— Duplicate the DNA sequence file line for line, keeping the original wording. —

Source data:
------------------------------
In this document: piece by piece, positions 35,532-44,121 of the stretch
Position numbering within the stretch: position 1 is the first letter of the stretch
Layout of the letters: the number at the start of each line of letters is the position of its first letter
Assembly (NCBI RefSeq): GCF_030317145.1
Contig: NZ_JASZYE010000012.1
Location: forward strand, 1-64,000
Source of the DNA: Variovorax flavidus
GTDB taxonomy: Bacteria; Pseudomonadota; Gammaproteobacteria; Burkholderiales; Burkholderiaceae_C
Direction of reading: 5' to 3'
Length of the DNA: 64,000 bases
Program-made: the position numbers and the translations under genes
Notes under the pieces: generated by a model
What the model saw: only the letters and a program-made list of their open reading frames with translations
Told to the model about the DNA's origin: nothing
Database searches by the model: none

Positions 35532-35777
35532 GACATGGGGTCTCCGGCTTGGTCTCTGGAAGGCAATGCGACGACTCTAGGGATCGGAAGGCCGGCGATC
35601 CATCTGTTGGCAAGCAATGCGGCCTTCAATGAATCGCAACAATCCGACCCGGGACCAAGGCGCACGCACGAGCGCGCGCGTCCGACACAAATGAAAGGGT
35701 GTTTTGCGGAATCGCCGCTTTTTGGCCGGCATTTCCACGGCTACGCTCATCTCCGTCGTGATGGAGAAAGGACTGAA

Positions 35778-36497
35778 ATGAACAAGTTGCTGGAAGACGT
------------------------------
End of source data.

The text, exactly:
In this document: piece by piece, positions 35,532-44,121 of the stretch
Position numbering within the stretch: position 1 is the first letter of the stretch
Layout of the letters: the number at the start of each line of letters is the position of its first letter
Assembly (NCBI RefSeq): GCF_030317145.1
Contig: NZ_JASZYE010000012.1
Location: forward strand, 1-64,000
Source of the DNA: Variovorax flavidus
GTDB taxonomy: Bacteria; Pseudomonadota; Gammaproteobacteria; Burkholderiales; Burkholderiaceae_C
Direction of reading: 5' to 3'
Length of the DNA: 64,000 bases
Program-made: the position numbers and the translations under genes
Notes under the pieces: generated by a model
What the model saw: only the letters and a program-made list of their open reading frames with translations
Told to the model about the DNA's origin: nothing
Database searches by the model: none

Positions 35532-35777
35532 GACATGGGGTCTCCGGCTTGGTCTCTGGAAGGCAATGCGACGACTCTAGGGATCGGAAGGCCGGCGATC
35601 CATCTGTTGGCAAGCAATGCGGCCTTCAATGAATCGCAACAATCCGACCCGGGACCAAGGCGCACGCACGAGCGCGCGCGTCCGACACAAATGAAAGGGT
35701 GTTTTGCGGAATCGCCGCTTTTTGGCCGGCATTTCCACGGCTACGCTCATCTCCGTCGTGATGGAGAAAGGACTGAA

Positions 35778-36497
35778 ATGAACAAGTTGCTGGAAGACGT